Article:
Le Figaro is not a paper with a reputation for giving copious coverage of women’s sport in France, but it published feature articles on the new Top 16 the week - perhaps for the wrong reasons.
The transformation of France’s elite women’s league from a Top 8 to a Top 16 was a key feature of the FFR presidential election campaign of Bernard Laporte – cynically is might be said that the promotion of eight clubs to the top level instead of one being a calculated vote winner, though in practice the main concern was the need to discover and develop more elite players.
But the one-sided nature of many games this season has attracted the attention of many, including journalists at Le Figaro who challenged Céline Bourillot (Vice President for women's rugby at the FFR) this week as to whether the controversial reform was working.
Bourillot highlighted the positives – “There are some pleasant surprises with promoted teams like Stade Français or Grenoble doing well. And there is not a been any sign of serious injuries due to large differences in level [which opponents of the reform had forecast].”
However, as Le Figaro points out, these are “well chosen” examples – Grenoble’s position in particular benefiting Lille’s loss of key players and coaches over the summer, while Stade Francais had undertaken an exceptional recruitment drive over the summer, in every meaning of the word.
“In the 22 direct confrontations between promoted and former Top 8, the scoresheet is still 20 tries scored for the promoted against 156 for their opponents” reporter Justine Saint-Sevin countered.
Bourillot’s response was – initially – “silence”, followed by the admission “It's true that it's a lot.
“Honestly, I have not met all the clubs yet, but we intend to make a first assessment of the season in November, discuss with them, try to understand what are the big gaps.
“Other than that, teams will have build themselves up, learn to play together. And I'm sure losers will be upset about such results. Yes, it will take some time, and some adjustments, but we are open to discussion. This may be a transitional year.”
Why such a big jump to Top 16 - why not the Top 10 or 12 that Top 8 coaches had called for?
“We are not going to make changes and reforms every year. We could have gone to a Top 10, then the next year to change everything again. There was a big discussion before making that step. We consulted widely and the conclusion was that this was the right solution. I concede it may be a transitional year. It is normal for the clubs to be concerned about their situation but you must also look at everything if you want to grow. This formula is new and we need to learn to work together. It's a big project for women's rugby: ultimately we needed a bigger pool of players, to feed our teams”
While that long term aim is understandable, for the clubs the new structure is causing problems, not least with funding. Fewer big matches against clubs with big name players is hitting the pocket. "For the advertisers, the partners, the gap between the teams makes the championship lack a little visibility", says Vincent Brehonniet, Stade Rennais manager, choosing his words carefully.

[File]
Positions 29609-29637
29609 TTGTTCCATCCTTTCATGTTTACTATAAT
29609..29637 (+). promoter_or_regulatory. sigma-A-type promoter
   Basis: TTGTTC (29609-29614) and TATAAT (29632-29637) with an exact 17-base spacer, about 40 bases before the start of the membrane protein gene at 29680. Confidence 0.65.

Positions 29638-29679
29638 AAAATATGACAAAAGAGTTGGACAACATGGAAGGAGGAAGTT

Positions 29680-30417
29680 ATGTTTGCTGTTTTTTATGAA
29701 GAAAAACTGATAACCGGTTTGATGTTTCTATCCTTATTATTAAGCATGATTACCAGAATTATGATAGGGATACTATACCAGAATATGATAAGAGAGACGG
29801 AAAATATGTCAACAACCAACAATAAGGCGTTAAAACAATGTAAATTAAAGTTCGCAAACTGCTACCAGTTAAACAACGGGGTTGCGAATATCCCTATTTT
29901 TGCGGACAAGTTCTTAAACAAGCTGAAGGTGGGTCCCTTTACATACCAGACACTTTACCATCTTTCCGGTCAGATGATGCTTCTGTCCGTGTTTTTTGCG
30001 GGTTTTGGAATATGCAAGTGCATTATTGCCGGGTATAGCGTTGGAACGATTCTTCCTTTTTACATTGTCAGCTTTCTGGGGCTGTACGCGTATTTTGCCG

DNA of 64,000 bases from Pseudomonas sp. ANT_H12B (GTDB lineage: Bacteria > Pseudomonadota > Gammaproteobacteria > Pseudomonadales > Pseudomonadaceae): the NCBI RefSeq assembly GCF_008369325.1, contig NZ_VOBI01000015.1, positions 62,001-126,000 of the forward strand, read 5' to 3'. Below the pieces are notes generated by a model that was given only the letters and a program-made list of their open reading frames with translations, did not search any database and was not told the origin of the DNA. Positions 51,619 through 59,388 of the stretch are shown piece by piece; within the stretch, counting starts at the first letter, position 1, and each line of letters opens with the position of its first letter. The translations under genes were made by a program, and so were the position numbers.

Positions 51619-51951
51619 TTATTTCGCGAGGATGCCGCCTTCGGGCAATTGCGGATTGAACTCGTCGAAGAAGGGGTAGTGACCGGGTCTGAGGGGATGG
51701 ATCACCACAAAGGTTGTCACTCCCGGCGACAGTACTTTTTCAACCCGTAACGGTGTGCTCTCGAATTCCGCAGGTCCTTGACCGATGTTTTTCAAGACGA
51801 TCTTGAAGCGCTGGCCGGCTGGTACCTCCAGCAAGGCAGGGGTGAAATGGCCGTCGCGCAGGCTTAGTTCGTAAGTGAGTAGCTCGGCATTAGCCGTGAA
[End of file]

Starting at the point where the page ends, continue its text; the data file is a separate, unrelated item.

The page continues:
And it is certainly the case that the newly teams are not nearly as good at promoting themselves with news and information as the former Top 8 clubs, a fact that Scrumqueens has noticed when attempting to compile these weekly summaries.
Ironically these articles appeared shortly after week six, which exclusively saw games between clubs from last year’s Top 8, and between the newly promoted teams, resulting in much close, exciting games than the first five weeks.
This was typified in Pool 1’s top of the table battle between Blagnac and Montpellier where Caroline Boujard’s first half try, plus a Helen Nelson penalty, gave the champions a narrow 8-6 lead at half-time. The game continued to be tight, going to the wire in the second half, Montpellier hanging on to win 15-9.
Romagnat’s early season run – mainly at the expense of promoted teams – has also come to a halt with successive defeats to Top 8 opponents, the latest being a 29-3 loss at home to Rennes, who now slip into fourth place behind Stade Francais who retained third thanks to a narrow 19-12 win at Lons. Pool 1 concluded with a game between the bottom two teams, Rouen moving off the bottom after a 24-7 win against Villelonguet, who have now conceded 309 points in five games.
Pool 2 saw leaders travel up to Lille and come away with maximum points as the new-look northerners continue to try to find their feet. Lille had had an excellent opening 40 minutes with a try early in the first half giving them a 5-0 lead that they took into the break. But a reshuffling of the visitors team for the second half resulted in a very different outcome, tries from Roxane Bilon, Laëtitia Bobo and Fiona Lecat setting up a 30-5 win that puts Toulouse two points clear at the top – with a game in hand.
Bayonne lie second after their 29-15 win in Paris against Bobigny, also coming out on top in the second half after a first 40 minutes that saw repeated changes of lead.
Céline Bourillot’s “surprise success” in Pool 2, Grenoble, had their balloon burst when the returned to action after two weeks off, and conceded five tries at home to Bordeaux in a 31-17 defeat that sees them slide into the bottom half of the table, but they remain well ahead of the bottom two, despite Caen getting their first win of the season, 7-3 at Tarbes.